What the Loebs can learn from the Pulitzers
by Chris Roush
Reuters blogger Felix Salmon, a former judge of the Gerald Loeb Awards for business journalism, writes about what the awards can learn from the Pulitzer Prize.
Salmon writes, “The Loebs have awards for large newspapers and for small newspapers, for news services and for magazines — all of them judged according to exactly the same criteria. The result is that some weak stories win Loeb awards because they’re in categories with no strong competition, and others get two or more bites at the cherry, being nominated in multiple categories to maximize their chances.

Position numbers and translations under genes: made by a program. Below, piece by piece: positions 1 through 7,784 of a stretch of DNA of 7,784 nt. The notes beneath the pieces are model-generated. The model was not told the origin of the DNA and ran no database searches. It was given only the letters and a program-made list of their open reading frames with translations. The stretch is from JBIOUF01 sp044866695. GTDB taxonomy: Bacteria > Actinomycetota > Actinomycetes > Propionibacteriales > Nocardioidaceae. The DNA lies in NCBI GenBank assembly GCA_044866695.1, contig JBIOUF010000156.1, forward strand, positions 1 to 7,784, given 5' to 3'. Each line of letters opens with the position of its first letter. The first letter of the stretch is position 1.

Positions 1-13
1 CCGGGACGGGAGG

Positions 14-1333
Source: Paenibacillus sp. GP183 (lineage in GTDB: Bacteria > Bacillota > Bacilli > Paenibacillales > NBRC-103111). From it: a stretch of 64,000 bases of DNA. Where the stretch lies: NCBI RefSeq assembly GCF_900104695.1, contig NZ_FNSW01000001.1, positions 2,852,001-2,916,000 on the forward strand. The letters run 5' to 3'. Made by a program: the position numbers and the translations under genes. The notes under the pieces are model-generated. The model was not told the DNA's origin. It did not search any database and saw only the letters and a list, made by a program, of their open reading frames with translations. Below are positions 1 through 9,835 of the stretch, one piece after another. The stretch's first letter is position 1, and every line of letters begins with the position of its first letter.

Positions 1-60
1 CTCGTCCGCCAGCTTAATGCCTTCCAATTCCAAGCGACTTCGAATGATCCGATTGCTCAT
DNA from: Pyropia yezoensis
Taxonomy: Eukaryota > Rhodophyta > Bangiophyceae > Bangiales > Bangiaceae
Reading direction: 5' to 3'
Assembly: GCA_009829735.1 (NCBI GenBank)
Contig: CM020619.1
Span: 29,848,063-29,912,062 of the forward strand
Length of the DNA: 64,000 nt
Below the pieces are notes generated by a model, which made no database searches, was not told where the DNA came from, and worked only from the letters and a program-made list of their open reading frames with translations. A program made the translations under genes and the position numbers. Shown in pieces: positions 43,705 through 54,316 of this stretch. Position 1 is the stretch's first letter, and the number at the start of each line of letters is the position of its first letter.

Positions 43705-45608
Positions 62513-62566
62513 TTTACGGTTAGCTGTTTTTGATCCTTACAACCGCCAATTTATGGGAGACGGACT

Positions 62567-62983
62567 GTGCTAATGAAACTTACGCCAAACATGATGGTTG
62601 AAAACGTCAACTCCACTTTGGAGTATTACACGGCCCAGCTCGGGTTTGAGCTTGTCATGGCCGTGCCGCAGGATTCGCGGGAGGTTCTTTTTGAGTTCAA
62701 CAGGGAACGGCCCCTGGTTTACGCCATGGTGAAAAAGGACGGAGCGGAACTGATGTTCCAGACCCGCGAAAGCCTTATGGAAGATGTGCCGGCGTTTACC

“The Pulitzers, by contrast, just talk about things like feature writing and international reporting and commentary. Medium is unimportant, which probably goes to explain why outlets like ProPublica and HuffPo and Politico are finding it significantly easier to win Pulitzers than to win Loebs. Meanwhile, the Loebs respond to new media by creating a ‘blogs’ award and then turning around and giving it to the NYT.
“While the Loebs are learning from what the Pulitzers are doing right, they should learn from the Pulitzers’ mistakes, too. This year, the big controversy at the Pulitzers is over the fiction award, or rather the lack thereof. Three jurors read 300 books each over the course of six months before finally whittling the finalists down to three books — a huge effort and achievement. And all of them thought that the finalists were more than worthy of a Pulitzer. Yet for reasons which remain extremely murky, the final jury, after reading all three books, declined to give any of them the award.”
Read more here.